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Study Finds HPV Vaccine Has Lowered Number Of Women With Disease


A vaccine has dramatically cut the number of young women with HPV, a sexually transmitted disease that can lead to cancer. Since the vaccine was introduced a decade ago, rates among teens have dropped 64 percent. That's according to a study in this week's Pediatrics. But many of those eligible to get the vaccine are either not getting the full series of shots or not getting any at all. Joining us to talk about this dilemma is Dr. Joseph Bocchini. He's an infectious disease specialist in Shreveport, La., who has advised the CDC on the disease. Welcome to the program.

JOSEPH BOCCHINI: Thank you very much.

CORNISH: Now, are these results as dramatic as they sound - a drop in 64 percent among teens?

BOCCHINI: These are very dramatic results, especially with what you mentioned at the outset. With so few individuals receiving this vaccine as recommended, to see this much of a drop is - in 14- to 19-year-old girls - is really dramatic and really indicates how effective this vaccine is in preventing infection with the four types of HPV that are included in the vaccine.

CORNISH: You know, we've reported in the past about reluctance from parents, maybe, who don't want to encourage their daughters to get this vaccine, maybe don't want to talk about it because it involves a sexually transmitted disease and doctors, maybe general practitioners, who haven't been aggressive about putting it out there. Is there a chance that this new research can help change that conversation?

BOCCHINI: I hope so because I think that you're absolutely right. The data that's available indicates that some providers - some physicians and other vaccinators - are not making a strong recommendation for HPV vaccine or considering it sort of as an option at 11 to 12 rather than making a strong recommendation. That's not the correct approach because we know that for any vaccine-preventable disease, the best time to get the vaccine is before a person is exposed. And we have a great opportunity at age 11 to 12 to vaccinate all boys and girls against a group of viruses that are important causes of cancer.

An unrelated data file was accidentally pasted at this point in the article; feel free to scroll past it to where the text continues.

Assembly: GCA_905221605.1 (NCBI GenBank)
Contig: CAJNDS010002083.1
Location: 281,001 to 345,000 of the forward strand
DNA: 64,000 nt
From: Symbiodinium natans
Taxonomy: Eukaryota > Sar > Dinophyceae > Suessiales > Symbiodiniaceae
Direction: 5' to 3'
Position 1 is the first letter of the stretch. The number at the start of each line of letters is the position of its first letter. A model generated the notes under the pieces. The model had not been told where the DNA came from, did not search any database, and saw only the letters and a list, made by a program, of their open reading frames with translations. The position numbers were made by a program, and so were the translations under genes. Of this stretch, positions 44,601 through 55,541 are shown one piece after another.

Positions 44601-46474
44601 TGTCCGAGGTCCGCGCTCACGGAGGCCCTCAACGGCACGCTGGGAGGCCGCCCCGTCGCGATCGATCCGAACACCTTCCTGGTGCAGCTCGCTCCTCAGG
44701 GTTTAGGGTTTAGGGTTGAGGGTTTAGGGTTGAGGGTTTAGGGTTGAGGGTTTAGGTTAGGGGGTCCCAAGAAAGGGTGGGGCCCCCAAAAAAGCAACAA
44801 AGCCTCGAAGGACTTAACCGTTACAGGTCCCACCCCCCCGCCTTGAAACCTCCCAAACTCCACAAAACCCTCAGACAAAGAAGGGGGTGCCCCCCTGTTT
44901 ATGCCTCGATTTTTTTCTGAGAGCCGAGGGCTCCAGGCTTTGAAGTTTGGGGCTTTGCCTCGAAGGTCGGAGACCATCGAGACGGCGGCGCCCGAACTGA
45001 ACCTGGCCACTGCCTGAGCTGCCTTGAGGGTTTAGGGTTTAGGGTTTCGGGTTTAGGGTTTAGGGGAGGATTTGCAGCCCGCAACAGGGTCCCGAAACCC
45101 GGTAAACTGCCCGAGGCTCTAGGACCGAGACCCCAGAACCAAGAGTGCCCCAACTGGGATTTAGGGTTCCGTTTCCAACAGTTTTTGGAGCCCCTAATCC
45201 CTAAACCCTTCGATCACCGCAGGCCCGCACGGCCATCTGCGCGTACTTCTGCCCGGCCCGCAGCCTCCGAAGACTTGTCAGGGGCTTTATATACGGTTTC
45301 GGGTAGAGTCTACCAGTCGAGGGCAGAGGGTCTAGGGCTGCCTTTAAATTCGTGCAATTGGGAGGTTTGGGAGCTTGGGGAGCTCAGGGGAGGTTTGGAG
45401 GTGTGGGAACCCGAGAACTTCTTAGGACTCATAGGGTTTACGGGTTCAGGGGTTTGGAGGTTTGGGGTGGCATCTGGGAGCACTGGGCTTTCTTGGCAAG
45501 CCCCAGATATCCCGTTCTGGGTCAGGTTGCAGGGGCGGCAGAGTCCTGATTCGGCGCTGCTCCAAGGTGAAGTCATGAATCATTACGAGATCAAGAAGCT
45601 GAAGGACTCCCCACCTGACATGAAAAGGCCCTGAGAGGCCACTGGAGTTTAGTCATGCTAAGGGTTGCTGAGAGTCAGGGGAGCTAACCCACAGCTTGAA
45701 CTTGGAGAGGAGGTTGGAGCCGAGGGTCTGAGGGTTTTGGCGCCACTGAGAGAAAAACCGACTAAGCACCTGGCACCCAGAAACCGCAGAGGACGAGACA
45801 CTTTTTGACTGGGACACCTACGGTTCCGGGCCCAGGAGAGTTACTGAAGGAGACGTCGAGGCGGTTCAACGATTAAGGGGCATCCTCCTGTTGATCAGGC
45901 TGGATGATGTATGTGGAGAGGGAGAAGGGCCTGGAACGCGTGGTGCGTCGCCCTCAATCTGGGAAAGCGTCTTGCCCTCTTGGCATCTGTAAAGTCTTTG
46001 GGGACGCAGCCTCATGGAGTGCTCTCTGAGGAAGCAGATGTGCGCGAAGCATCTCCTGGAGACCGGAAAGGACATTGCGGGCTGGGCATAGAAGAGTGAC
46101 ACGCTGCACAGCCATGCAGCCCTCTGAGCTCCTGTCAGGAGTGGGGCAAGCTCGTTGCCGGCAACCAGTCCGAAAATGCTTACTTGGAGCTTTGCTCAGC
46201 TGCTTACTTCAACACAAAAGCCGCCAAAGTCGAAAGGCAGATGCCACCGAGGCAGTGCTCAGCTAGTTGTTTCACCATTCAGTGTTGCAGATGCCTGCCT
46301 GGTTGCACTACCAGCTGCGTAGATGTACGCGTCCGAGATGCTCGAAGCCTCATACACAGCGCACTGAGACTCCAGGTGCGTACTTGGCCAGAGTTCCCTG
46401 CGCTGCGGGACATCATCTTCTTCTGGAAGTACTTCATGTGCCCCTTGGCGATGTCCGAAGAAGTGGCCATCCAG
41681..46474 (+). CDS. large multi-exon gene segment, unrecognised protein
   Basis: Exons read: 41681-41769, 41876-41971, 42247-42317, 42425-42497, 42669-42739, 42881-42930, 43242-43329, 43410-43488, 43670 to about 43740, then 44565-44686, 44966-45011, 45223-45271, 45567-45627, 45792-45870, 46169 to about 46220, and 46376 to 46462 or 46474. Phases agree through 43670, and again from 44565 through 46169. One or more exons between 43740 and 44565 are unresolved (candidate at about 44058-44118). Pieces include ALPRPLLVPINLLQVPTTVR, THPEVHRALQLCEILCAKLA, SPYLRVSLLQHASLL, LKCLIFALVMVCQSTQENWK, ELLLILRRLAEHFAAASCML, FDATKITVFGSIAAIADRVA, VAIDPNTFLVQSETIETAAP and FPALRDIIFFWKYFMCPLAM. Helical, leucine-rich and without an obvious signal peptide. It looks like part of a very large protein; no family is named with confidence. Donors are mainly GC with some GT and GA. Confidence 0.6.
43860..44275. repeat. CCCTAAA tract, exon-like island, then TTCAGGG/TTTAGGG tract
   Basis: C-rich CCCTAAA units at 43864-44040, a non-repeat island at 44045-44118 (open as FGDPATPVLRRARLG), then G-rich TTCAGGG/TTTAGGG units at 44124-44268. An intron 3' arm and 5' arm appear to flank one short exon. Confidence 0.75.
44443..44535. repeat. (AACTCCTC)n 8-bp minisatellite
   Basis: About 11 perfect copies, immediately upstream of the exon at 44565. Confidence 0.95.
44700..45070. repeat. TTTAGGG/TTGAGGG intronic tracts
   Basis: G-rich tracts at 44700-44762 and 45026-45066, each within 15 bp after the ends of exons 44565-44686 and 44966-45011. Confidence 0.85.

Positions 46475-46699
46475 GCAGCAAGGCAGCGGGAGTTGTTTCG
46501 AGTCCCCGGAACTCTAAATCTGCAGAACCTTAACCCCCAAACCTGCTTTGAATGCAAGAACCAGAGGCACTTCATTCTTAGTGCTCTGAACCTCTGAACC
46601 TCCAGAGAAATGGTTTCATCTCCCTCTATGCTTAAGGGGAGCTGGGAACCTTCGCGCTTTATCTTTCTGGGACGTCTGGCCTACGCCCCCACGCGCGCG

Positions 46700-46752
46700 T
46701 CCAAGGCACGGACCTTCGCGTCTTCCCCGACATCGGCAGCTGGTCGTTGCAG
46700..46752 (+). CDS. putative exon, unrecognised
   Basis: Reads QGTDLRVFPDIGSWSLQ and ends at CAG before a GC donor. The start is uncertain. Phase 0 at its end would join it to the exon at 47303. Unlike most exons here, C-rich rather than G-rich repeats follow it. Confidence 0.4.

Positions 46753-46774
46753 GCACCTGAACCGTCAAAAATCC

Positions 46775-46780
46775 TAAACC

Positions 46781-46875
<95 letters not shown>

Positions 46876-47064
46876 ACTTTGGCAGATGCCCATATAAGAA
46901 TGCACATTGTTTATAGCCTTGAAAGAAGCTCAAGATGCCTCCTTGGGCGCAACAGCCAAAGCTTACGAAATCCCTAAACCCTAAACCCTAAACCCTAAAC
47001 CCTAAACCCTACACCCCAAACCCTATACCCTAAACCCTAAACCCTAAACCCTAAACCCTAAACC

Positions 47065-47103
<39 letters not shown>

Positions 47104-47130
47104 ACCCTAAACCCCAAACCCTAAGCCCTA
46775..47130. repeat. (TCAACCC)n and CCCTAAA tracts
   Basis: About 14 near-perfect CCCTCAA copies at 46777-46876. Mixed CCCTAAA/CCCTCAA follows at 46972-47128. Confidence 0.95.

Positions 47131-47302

CORNISH: It sounds like that you're almost recommending a way to talk about it as well. Like, if people don't want to talk about the sex part of sexually transmitted disease, you want to focus on the potential - the cancer risk.

BOCCHINI: Correct. Sexually transmitted disease does not need to be part of the conversation. The conversation should be that we have a vaccine that could prevent cancer. You have an opportunity to prevent approximately 90 percent of cancers that are associated with the human papillomavirus. In general, we don't talk about how patients acquire the diseases that we want to prevent with vaccines. There's no reason to do that routinely for HPV.

CORNISH: Vaccine is also recommended for boys who can get and transmit the disease. And they weren't part of this study. What's known about the rate of vaccination among them?

BOCCHINI: Well, unfortunately, the rate of vaccination for boys is even lower than it is for girl. Only about 35 percent have received a single dose, and about a third of those complete the series. So we have a long way to go to try and improve immunization rates for both boys and girls. There are over 9,000 cases of HPV-associated cancer in males each year in the United States. Many of those cases are cancers of the mouth and throat. So it is very likely that we could see a significant drop in cases of cancer of the mouth and throat in both men and women with the use of HPV vaccines.

CORNISH: Right now, the vaccine is mandatory in Virginia, Rhode Island and the District of Columbia. Do you think that it should be mandatory in all states?

BOCCHINI: Well, I think that is one way that we can significantly improve immunization rates, but I think at the present time, we need to focus on making parents more aware of the role of HPV in the development of a variety of different cancers. I think we can then start talking about whether mandates are needed to try and improve the uptake of the vaccine.

CORNISH: That's Dr. Joseph Bocchini. He's a pediatric infectious disease specialist at Louisiana State University in Shreveport. Dr. Bocchini, thank you so much for speaking with us.

BOCCHINI: Thank you very much. I enjoyed the opportunity. Transcript provided by NPR, Copyright NPR.